Have you wondered if maybe it’s better not to know about great suffering? After all, does knowing help?
Maybe it’s happened to you: you read an eyewitness account of famine, perhaps visit a developing country and see firsthand what extreme poverty looks like, and, turning back to your own life, you’re not sure how to go on as you have been.
You have a fridge. And it’s big. And full.
And not only do you have shoes, but you have more than one pair. And they fit you properly and are in decent repair.
And what you spend on your daily coffee is more than what 75% of Africans have to live on each day.
When you go to the grocery store, you feel overwhelmed by how much food there is. And how much plastic. And excess packaging. And things meant to be used once and then thrown away.)
This weekend, I read William Kamkwamba’s book, The Boy Who Harnessed the Wind. When he was just 15, William built a working windmill out of scavenged scraps and junk complete with a functional circuit breaker, to power his family’s house in their Malawian village. He also built a solar powered water pump, giving his village its first source of drinking water and enabling his family to have two plantings of maize, their staple food crop.
William taught himself everything he needed to know to build the windmill from a discarded American textbook called Using Energy, and through extensive experimentation. And he was motivated to do it–at least in part–by the terrible famine that killed many Malawians in 2002. In the book, William tells of seeing starved, skeletal people walking from place to place, begging for some work to do in exchange for something to eat. At the worst point of the famine, William and his family got three bites of nsima–that’s the Malawian staple food, a cornmeal mush–a day.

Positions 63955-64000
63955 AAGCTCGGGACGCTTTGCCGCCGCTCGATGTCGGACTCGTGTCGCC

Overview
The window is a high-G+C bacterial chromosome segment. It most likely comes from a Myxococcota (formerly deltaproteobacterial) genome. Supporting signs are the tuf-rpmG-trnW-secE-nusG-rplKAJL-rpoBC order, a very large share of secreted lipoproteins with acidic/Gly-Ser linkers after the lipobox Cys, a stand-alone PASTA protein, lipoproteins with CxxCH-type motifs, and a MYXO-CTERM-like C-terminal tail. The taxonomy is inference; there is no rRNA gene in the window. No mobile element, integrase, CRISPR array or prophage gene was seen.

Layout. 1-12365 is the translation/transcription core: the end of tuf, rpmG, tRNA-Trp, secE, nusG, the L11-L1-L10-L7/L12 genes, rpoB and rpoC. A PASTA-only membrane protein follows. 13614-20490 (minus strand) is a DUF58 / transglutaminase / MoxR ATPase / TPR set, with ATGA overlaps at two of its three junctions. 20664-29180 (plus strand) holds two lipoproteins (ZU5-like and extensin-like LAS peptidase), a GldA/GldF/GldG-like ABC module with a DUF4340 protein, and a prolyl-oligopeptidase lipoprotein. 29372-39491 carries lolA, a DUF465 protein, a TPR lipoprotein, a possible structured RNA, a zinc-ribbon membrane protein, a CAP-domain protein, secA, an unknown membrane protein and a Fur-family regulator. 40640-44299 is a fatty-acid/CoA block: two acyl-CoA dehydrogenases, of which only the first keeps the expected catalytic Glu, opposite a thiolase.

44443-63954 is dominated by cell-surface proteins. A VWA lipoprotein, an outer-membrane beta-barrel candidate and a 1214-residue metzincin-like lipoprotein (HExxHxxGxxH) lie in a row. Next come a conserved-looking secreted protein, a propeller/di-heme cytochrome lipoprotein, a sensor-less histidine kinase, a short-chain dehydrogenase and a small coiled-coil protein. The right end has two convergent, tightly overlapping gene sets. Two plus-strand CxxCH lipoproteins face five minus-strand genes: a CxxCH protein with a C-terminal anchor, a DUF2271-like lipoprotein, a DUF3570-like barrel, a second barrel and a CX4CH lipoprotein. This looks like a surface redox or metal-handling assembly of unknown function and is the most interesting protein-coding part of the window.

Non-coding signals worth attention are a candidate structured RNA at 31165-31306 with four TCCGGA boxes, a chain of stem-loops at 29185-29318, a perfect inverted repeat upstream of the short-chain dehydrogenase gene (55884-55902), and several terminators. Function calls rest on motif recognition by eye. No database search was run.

William’s ingenuity and determination was motivated by the hope that his invention would protect his family from going hungry.
Because where William lives, “hungry months” are a regular feature of each year.
Where William lives, most people get malaria quite a few times in their lives, and cholera is not an anachronism.
At this point, I want to acknowledge that compassion fatigue is a real thing. How much suffering can we know–and summon the energy to care–about?
Is it better simply to not know about famines and other kinds of suffering ‘elsewhere’ since we can’t do much to help anyway?
I want to discuss this question in more detail tomorrow. For now, I’ll leave you with this:
“The righteous know the rights of the poor;
the wicked have no such understanding.”
(Proverbs 29:7, NRSV)
What might that mean?